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Réponse des rabres forestiers aux changements globaux : approches biogéographique et écophysiologique

Abstract : Tree distribution could be highly affected by climate change. Results of paleogeographic studies showed that tree distribution ranges have already shifted with past climate changes. These data are currently used to model the evolution of species distribution in response to global warming. However, the ecological context in which species have to cope with climate change is very different than the past one: the current increase of temperature occurs faster than the past global warming, the areas being likely colonized are covered by various ecosystems (forests, agricultural surfaces, urban areas). So will tree species be able to cope with the current global change? Will they be able to migrate to find more favourable conditions or to survive to drier environmental conditions? Firstly, the analysis of historical data (French National Forest Office and Spanish National Forest Inventories) allowed determining colonization and extirpation events, and quantifying migration rates of tree species populations situated at the edges or the core of their distribution range. We evidenced that Q. ilex has substantially colonized new areas at its northern margin during the last 130 years, confirming the model trends. However, the colonization rates of Q. ilex are much lower than the shift of its bioclimate predicted by bioclimatic models. Species located at their rear edge showed higher upward shifts than other species located at the core of their range. To conclude, our results showed that global change have already impacted tree distribution although a time-lag between forest species migration responses and their bioclimate shift. Water stress is the main factor explaining tree dieback when water is limited and so particularly at the warm limit of tree species distribution range. Therefore, we studied drought resistance and its mechanisms in angiosperm tree species. Our results showed that embolism threshold of 90% leads to irreversible damages and tree death by dehydration. This threshold is considerably higher than the observed in Conifers. The study of hydraulic functioning of co-occurring oaks showed that the survival of Q. robur could be threatened in the context of increasing drought in the Atlantic forests because of its functioning at high levels of embolism. On the contrary, Q. ilex presented negligible levels of embolism in the same study area. The migration rates form primordial empirical data that give us information about tree effective migration abilities. They could be integrated within vegetation distribution models as well as embolism thresholds leading to tree mortality.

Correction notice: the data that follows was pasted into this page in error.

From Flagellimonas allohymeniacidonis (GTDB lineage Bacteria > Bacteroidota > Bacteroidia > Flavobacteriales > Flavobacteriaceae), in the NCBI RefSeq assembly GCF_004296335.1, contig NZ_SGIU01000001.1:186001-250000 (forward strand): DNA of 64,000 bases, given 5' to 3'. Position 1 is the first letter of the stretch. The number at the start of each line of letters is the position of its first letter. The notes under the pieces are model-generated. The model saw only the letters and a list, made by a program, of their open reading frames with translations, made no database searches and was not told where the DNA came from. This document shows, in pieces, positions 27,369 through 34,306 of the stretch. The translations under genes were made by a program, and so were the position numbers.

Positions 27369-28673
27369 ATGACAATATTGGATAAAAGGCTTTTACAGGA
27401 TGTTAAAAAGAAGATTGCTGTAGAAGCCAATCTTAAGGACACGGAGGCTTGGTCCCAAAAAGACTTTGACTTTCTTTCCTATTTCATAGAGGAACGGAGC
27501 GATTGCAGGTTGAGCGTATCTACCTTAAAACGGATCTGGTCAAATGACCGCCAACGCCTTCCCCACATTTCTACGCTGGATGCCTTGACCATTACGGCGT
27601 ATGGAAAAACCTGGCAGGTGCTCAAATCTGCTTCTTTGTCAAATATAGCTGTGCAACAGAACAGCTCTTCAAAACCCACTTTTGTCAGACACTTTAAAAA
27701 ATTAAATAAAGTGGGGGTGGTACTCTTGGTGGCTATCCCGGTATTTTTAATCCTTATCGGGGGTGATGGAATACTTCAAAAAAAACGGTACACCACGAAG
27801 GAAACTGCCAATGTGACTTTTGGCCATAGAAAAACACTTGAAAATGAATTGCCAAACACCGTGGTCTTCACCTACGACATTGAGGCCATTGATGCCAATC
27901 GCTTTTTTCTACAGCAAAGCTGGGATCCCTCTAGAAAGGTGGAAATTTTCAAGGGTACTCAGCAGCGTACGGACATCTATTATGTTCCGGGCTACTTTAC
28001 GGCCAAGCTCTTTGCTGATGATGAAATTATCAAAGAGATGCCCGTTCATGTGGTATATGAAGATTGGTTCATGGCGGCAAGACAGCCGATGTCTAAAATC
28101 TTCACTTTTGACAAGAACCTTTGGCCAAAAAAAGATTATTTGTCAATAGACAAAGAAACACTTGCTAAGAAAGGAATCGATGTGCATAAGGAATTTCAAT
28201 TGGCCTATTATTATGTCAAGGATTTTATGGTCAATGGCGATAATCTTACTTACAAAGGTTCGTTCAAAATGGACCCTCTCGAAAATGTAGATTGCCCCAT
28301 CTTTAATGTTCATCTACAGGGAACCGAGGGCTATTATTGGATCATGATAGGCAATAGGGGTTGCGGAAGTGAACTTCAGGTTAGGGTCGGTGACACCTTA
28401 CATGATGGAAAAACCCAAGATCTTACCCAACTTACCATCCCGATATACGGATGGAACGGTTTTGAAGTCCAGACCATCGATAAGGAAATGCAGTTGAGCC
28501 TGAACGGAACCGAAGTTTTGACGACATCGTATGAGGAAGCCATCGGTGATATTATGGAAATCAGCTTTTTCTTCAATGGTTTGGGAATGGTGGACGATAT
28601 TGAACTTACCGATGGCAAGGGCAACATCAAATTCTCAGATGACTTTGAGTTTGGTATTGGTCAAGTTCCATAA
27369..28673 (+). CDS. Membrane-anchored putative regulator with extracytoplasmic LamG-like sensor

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Morgane Urli. Réponse des rabres forestiers aux changements globaux : approches biogéographique et écophysiologique. Biologie végétale. Université Sciences et Technologies - Bordeaux I, 2013. Français. ⟨NNT : 2013BOR14762⟩. ⟨tel-00821979⟩

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